‘This is my second one’ – Police officer after killing unarmed 18yo black man

Stephen Rankin. © Portsmouth Police
Stephen Rankin, a Portsmouth, Virginia police officer on trial for the murder of an 18-year-old, told a witness “this is my second one.”

READ MORE: Remaining charges dropped against police officers in Freddie Gray case

Rankin’s trial for killing William Chapman in a Wal-Mart parking lot started on Wednesday with several protesters outside the court holding signs reading “Black Lives Matter.”

The comment, which was made to a store employee and recorded by his Taser’s camera just seconds after he killed the unarmed black man, was played to the court at a Tuesday pretrial hearing.

“This statement is not probative of anything,” said James Broccoletti, Rankin’s lead attorney, according to the Guardian.

However, Virginia 3rd Circuit Court Judge Johnny E. Morrison denied the motion, agreeing with prosecutors, who argued they should not have to sanitize evidence surrounding the shooting.

Rankin’s comments apparently referred to the 2011 fatal shooting of Kirill Denyakin, a 26-year-old hotel cook from Kazhakstan. Charges were never brought against Rankin, who said that Denyakin had reached into his waistband and charged at him before the officer shot him 11 times.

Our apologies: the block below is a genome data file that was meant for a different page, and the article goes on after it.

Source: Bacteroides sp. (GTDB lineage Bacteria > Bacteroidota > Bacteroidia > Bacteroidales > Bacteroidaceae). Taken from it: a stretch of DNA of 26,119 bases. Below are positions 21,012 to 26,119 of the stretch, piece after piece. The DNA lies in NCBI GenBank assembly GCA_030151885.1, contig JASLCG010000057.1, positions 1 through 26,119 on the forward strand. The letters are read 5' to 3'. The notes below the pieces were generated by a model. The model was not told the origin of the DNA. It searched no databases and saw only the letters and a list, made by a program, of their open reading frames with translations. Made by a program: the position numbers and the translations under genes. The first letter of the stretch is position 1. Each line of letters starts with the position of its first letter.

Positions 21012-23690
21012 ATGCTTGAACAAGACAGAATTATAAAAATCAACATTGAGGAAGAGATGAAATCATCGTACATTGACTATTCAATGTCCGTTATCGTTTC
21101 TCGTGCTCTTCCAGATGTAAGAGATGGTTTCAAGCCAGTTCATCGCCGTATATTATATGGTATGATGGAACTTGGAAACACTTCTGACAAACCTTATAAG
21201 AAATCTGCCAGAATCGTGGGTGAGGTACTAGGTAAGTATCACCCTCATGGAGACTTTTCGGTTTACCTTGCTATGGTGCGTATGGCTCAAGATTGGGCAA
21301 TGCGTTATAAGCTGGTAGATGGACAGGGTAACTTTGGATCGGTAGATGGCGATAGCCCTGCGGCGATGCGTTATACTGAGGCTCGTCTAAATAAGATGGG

In the new case, Judge Morrison ruled that prosecutors may not tell jurors about Denyakin’s death. Rankin is charged with first-degree murder for the fatal shooting of 18-year-old Chapman in April of 2015.

Rankin, 36, denies the charges, saying that he shot in self-defense when Chapman attacked him when he was trying to arrest the teenager for suspected shoplifting.

Several motions were argued in court on Tuesday, including a request from Rankin’s defense for the state to release Chapman’s juvenile criminal record. Morrison granted the motion. Prosecutors asked that the contents of Chapman’s backpack be excluded from evidence, a motion that Morrison also granted.

Rankin’s trial officially began on Wednesday morning with jury selection. Morrison ruled on Tuesday that jurors would remain anonymous during the trial.